to get in you argue that all that matters are profits, if you got in early you walked away with countless millions, as everyone below you gave up wages, borrowed, and funneled their money into the financial system – without any extra wealth creation, just booking keeping bubble markets.

        • QoT 2.1.1.2

          Who wrote the sentencing guidelines?

  2. Rogue Trooper 3

    read about the high, actual “body count” implications of ponzi financial fraud, ala Madoff, the other day.; These frauds take livesfar less cleanly than “crimes of passion”.

  3. infused 4

    It’s say because they are very hard to crack and take huge amounts of time / resources.

    Macleans IT did a Phoenix last year (most probably, illegally) and the serious fraud office said they had no time to investigate.

    http://computerworld.co.nz/news.nsf/news/maclean-computing-sells-assets-to-maclean-technology

    Whole thing stinks.

    • quartz 4.1

      Ha! The liquidator in that dodgy deal was Damien Grant. Classic.

    • fatty 4.2

      It’s say because they are very hard to crack and take huge amounts of time / resources.

      But if we are talking billions of dollars – surely the time & resources argument would mean that we can’t afford to ignore it?

  4. tc 5

    Oz learned that lesson in the 90’s after Skase/Bondy etc and recruited top talent, paid them, gave them sweeping powers and went after them hard. Ex WA premier Brian Bourke being a good example.

    Shonkey’s mob will never go after mates, Feeny’s paid to talk a good game with no players and a new rule book, as ineffective as the last one, the corporate crooks laugh at.

    The white collar crooks influence &/or are the rule makers via various groups and report writers so they’re always one step ahead, they can also afford the better resources to keep the authorities at bay.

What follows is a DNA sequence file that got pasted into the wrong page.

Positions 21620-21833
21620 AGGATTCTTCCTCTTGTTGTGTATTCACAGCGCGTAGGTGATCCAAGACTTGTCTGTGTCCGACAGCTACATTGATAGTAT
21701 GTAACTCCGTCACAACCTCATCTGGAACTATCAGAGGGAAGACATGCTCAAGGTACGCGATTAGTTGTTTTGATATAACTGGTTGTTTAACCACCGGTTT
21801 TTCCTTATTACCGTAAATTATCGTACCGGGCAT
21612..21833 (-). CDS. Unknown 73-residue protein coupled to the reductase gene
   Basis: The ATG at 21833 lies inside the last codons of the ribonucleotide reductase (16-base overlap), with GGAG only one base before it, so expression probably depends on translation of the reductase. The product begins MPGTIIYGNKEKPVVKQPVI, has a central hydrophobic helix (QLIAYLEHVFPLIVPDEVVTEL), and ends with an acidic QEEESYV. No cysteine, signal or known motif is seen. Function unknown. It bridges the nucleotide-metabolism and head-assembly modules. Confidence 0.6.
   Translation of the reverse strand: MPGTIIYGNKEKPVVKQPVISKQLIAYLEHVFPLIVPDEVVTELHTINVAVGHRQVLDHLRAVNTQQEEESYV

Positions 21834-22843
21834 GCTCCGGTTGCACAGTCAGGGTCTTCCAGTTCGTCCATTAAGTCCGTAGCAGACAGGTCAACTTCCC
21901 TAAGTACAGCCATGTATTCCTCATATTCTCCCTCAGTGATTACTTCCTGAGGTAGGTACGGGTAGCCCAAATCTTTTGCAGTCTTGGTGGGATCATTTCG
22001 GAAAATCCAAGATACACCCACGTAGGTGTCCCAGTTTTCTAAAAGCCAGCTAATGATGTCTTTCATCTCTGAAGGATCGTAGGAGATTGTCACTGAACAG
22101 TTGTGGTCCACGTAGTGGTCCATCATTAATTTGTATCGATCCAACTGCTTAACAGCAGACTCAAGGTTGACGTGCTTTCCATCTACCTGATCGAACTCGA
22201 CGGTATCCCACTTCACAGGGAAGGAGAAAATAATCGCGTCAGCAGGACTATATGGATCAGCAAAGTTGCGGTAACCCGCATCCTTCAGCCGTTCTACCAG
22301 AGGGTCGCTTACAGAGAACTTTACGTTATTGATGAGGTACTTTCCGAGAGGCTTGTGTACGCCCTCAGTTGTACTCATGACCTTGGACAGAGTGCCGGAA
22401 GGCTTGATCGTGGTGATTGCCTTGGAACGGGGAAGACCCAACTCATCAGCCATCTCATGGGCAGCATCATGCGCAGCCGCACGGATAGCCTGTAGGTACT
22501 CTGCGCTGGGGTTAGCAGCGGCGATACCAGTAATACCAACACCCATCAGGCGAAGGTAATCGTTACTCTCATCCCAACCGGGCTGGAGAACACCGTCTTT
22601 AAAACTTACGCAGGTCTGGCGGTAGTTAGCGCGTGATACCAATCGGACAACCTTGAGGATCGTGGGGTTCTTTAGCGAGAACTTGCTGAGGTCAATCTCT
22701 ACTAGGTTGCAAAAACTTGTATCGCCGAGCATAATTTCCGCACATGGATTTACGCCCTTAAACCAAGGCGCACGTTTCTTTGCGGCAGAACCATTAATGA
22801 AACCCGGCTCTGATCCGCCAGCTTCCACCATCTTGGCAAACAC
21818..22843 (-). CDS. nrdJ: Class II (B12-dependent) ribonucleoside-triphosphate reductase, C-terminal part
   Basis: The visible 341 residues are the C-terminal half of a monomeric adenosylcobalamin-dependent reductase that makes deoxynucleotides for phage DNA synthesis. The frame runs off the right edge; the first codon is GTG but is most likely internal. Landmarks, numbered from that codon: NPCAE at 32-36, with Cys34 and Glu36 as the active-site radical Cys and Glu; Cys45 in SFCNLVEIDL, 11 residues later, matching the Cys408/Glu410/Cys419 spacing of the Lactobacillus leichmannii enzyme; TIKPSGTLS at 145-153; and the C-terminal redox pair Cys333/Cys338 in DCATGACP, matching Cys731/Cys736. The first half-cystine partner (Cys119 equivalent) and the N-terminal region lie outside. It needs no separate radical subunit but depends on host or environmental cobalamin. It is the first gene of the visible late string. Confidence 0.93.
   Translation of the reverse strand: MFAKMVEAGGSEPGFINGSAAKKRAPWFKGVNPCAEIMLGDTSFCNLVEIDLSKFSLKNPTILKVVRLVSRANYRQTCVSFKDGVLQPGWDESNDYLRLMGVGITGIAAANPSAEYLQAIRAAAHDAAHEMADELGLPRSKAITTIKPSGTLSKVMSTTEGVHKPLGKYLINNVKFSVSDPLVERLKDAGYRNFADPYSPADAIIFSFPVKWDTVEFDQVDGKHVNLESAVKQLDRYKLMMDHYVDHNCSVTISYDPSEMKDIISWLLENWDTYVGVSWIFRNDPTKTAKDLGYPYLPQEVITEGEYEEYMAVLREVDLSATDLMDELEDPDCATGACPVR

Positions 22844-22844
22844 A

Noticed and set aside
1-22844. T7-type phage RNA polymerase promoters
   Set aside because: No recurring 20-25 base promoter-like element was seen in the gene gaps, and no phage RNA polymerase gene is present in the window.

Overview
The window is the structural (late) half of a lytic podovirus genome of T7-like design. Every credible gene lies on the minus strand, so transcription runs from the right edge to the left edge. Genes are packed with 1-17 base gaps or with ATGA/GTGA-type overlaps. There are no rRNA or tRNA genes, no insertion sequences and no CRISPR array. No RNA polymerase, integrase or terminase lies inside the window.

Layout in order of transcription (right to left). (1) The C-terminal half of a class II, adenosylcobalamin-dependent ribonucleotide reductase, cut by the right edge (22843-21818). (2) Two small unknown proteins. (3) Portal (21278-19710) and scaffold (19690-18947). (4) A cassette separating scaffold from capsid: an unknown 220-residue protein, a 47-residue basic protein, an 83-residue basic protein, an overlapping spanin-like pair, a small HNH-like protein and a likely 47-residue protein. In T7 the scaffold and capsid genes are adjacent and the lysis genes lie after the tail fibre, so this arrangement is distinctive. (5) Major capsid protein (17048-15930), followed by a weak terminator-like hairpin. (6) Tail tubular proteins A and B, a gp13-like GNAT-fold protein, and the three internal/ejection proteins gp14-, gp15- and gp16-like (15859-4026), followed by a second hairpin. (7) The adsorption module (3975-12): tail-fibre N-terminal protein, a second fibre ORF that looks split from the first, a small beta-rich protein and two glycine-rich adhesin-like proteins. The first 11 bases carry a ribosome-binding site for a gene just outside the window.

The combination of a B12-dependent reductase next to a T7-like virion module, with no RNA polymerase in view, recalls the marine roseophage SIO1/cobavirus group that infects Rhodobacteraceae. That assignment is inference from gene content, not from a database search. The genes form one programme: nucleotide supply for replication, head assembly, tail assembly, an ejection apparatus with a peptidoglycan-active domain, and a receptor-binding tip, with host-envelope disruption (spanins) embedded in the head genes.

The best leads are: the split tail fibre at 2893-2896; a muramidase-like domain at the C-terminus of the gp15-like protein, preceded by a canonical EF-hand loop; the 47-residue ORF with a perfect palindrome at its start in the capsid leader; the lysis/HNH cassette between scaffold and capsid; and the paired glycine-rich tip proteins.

Trolley gets whelled out to perform for the crowd again.

  5. just saying 6

    Didn’t this government reduce resources available to the Serious Fraud Office?

    Must have been another example of reducing the costs for their mates, of doing business in NZ 🙂

    Some of the statements made by the judicary when sentencing benefit fraudsters recently should have drawn the attention of the Human Rights Commission, (if we actually had such a watchdog, rather than the facade of one.) It is, in theory, unlawful to discrimate against people on the grounds of employment status. The sentences given to beneficiaries, compared to those given to big league fraudsters, provide further evidence of discrimination.

  6. I appear to have a theme going on today:

    “But what is liberty without wisdom and without virtue? It is the greatest of all possible evils; for it is folly, vice, and madness, without tuition or restraint. Those who know what virtuous liberty is, cannot bear to see it disgraced by incapable heads, on account of their having high-sounding words in their mouths.”
    ― Edmund Burke (1729-1779)

  7. Rogue Trooper 8

    at least it’s not burqa 😉
    anyway, from over at Hedge (junk bonds are piling up)
    http://www.zerohedge.com/contributed/2013-02-12/warning-eu-crisis-back-and-will-be-worsening-coming-weeks

    • RedLogix 8.1

      An interesting and “why am I not surprised” read there RT. The bedrock of any economic system, indeed of all human affairs, is trustworthiness. Without it everything grinds to a halt.

      This is also the reason why major economic crimes are downplayed and minimised … the establishment instinctively understands that these stories of white collar fraud and bank fraud undermine this essential trust … and that there is a tipping point (no-one knows exactly where) when the system collapses.

      And I wouldn’t discount the collusion of ordinary people in this either. Most people understand at some level that if the system collapses everything changes … and probably not in a good or comfortable way. So most people are quite willing to be outraged at some beneficiary diddling a few thousand, while remaining apathetic about billions looted by bankers.

      • Rogue Trooper 8.1.1

        your work is consistently outstanding Red (any feedback for a mutt like me?)

        • RedLogix 8.1.1.1

          RT … thanks. But I’m so humourless about it. Not my strong point; which is why it’s a team effort.

          And along the way I’ve been handed my arse by a few masters.

  8. johnm 9

    This shit sit now reflecting on ordinary kiwis who continue to vote for the key fantasy of wealth while ignoring the poverty of their brothers and sisters. The beginning of a shit society of alienation and inequality. Well done you kiwi fools. You want to fuck the key fantasy but’ll disappear soon enough you stupid fucks. 🙁